Alana Masterson Audrey Marie Anderson and Meyrick Murphy in The Walking Dead Season 4 Episode 7 The Walking Dead: Where Theres a Tank, Theres a Way

And while those parts of Philip/Brian’s journey back into villainy were perhaps more ham-fisted than they needed to be, this was an episode centered on a guy who once (and maybe will again?) called himself the Governor; and a guy who does that is pretty much going to dial everything he does up to eleven – which he did when Martinez made the ill-advised suggestion the two bond over a bottle of whiskey and some golf clubs. Sure, emotions were probably running high with the suggestion that Martinez could keep a place safe better than the Governor could, but listening to Philip say “I don’t want it,” over and over again while dragging his former brother-in-arms into a pit full of walkers definitely felt like David Morrissey was checking to see if he could take it to twelve.

Still, despite the oddly placed energy and uneven pacing, the episode made good use of Kirk Acevedo (Oz, Fringe) and Enver Gjokaj (Dollhouse), even though it was only Acevedo’s tank-driving Mitch who will live to see the mid-season finale. And that’s really what ‘Dead Weight’ was around to do: set things up for another go-round between the Governor and Rick at the prison.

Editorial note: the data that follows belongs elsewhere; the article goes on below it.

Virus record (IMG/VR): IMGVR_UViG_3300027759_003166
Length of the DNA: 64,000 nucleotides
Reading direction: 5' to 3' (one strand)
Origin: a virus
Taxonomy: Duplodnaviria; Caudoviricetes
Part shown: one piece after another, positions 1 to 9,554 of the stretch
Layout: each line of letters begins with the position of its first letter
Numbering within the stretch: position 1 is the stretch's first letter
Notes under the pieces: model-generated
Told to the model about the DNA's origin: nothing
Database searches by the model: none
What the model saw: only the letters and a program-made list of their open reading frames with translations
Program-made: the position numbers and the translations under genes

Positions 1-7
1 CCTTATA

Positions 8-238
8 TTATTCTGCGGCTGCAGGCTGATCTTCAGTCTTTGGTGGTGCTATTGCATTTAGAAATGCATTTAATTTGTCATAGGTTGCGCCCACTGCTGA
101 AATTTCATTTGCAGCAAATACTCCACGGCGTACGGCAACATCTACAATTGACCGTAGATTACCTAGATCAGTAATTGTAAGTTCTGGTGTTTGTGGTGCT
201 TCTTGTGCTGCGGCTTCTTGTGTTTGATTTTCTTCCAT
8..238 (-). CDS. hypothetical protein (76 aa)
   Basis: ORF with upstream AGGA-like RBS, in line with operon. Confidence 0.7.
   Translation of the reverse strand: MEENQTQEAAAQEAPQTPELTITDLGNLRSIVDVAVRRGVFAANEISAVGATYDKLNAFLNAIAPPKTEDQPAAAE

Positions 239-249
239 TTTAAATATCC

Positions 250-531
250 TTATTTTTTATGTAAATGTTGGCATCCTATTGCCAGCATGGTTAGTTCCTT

This time it seems the Governor believes victory will come through superior firepower. Let’s just hope, for their sake, none of his followers get in the way of that tank.


The Walking Dead will air its mid-season finale ‘Too Far Gone’ next Sunday @9pm on AMC. Check out a preview below:

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  1. This has truly been the best season since season 1. The writing and pacing has been great, can’t wait for next week. I’m going to be sad when the Governor is gone. He is a great character.

    • All on board with you. This season has followed the cardinal rule that Season 1 had and last season followed until it’s mid-season finale: When all else fails, toss a couple Zombies in just for the crud of it. Something to remind everyone how dangerous of a world these people live in.